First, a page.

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The reputation of the chain may be one where you will have to make an effort to find diamonds buried in a lot of rough. In March, for example, you might get a number of movies like The maze runner, enemy at the gates and Vanilla sky, the kind that appears on late night TV to keep insomniacs company. Likewise, the TV series on offer are a mix of one-season wonders, older reality shows that complement the schedules of many other channels and archive content, like Windfall.

Rosenberg says that, in many ways, that’s part of Roku’s charm, as he can’t burn billions on the altar of original content like his well-heeled partners. “The criticality of having exclusive content for a SVOD [Subscription Video On Demand] the service is very high, ”he said,“ because you’re trying to justify to that consumer month after month why they should stay on. Roku, meanwhile, as a “pure, free, ad-supported service” doesn’t need to worry about exclusivity, “it doesn’t matter if the content is available elsewhere.” This puts it side by side with a service like Crackle, which offers a similar selection of films that few others are clamoring for.

However, most ad-supported companies are going through a period of turbulence, especially in the aftermath of the 2020 pandemic. Much of the billions of advertising money spent through 2020 has been taken from linear television networks. and disseminated and placed with the big giants of social media. Rosenberg says, however, that Roku has been able to divide both sides of the equation, as a television company capable of niche advertising as well. The other thing that catches the attention of marketers to streaming is that it is ultimately a much superior medium for TV advertising, ”he said.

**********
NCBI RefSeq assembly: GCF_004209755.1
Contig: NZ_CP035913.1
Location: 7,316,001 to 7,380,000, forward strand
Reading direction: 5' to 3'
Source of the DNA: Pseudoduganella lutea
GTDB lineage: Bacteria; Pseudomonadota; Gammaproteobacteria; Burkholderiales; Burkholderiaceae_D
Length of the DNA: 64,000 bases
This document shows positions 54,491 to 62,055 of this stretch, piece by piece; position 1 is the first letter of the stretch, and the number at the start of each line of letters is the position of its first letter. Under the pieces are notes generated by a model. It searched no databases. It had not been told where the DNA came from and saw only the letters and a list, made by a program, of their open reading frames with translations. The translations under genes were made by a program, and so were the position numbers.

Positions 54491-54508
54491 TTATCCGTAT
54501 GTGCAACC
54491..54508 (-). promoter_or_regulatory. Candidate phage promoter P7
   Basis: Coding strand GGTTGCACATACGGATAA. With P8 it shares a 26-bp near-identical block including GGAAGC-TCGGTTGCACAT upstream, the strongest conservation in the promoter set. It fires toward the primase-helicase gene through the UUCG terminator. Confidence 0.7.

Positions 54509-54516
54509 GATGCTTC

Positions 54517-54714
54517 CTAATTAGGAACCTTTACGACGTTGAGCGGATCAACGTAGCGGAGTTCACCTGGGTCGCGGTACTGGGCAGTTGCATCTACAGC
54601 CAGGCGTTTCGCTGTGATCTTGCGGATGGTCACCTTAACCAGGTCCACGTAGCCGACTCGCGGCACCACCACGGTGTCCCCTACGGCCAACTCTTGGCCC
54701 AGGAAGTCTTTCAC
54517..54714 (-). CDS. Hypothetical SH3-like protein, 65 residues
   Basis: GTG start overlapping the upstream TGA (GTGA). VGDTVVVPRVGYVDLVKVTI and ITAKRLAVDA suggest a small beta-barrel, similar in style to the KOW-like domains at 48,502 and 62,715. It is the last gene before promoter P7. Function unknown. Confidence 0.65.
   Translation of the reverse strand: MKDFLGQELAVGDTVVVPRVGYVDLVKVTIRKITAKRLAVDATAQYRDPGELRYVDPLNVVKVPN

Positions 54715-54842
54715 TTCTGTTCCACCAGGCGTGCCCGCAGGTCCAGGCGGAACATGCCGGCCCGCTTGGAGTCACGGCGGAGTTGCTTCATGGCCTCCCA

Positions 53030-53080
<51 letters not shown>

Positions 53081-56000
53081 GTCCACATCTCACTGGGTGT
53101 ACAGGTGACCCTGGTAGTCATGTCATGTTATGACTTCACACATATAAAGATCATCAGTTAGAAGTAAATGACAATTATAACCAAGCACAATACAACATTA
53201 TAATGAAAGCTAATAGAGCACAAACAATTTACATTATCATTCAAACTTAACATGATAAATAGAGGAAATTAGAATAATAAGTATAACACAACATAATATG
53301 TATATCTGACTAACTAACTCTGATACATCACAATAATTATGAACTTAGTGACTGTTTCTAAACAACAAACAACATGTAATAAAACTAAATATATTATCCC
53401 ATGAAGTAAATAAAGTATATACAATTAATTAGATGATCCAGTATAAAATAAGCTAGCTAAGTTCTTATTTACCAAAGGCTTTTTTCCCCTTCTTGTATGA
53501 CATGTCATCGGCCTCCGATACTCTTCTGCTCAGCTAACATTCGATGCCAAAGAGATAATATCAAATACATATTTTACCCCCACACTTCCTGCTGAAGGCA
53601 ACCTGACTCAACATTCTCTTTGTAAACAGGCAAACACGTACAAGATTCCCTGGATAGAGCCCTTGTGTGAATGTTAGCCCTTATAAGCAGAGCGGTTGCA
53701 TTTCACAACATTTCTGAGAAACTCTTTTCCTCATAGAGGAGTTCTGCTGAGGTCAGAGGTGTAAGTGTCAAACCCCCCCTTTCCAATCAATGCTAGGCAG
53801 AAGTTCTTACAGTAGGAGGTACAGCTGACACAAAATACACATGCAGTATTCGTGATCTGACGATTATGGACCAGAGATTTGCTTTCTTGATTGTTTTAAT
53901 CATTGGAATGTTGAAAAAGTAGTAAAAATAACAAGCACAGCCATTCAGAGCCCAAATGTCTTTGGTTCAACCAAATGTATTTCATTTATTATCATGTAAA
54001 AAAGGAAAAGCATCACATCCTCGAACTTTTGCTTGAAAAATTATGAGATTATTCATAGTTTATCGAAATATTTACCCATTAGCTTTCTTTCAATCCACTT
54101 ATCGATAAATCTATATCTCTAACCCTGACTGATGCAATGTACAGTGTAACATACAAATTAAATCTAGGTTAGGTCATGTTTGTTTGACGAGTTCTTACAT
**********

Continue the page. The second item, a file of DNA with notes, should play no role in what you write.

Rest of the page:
In order to bolster the advertising side, Roku has armed its in-house advertising company in anticipation of increased spending. He bought Neilsen’s Advanced Video Advertising Unit, which is able to insert targeted advertisements into commercial breaks, leading to real-time targeting of users with specific needs. A little after, Variety reported that he was building his own ad content studio, hiring several executives from Funny or Die in the process. “We believe tens of billions of additional dollars will be reallocated [by advertisers] over the next two years to streaming, ”said Rosenberg,“ we believe, as a platform, with our scale and our data, we can be a major player in creating these mainstream advertising experiences. “

Rosenberg ultimately believes that Roku is positioning itself as the better alternative to the big streaming networks, rather than their rival. “Consumers will have a limited appetite for the number of services they will subscribe to,” he said, “but that is certainly not going to satisfy consumers’ TV appetites.” “So where is the consumer going to get all the rest of the content they’re going to see?” he added. It’s in this space, filling in the gaps people won’t get from the rest of their continuous diets, that Roku hopes to be golden. And certainly, it will be an interesting year to watch if consumers react positively.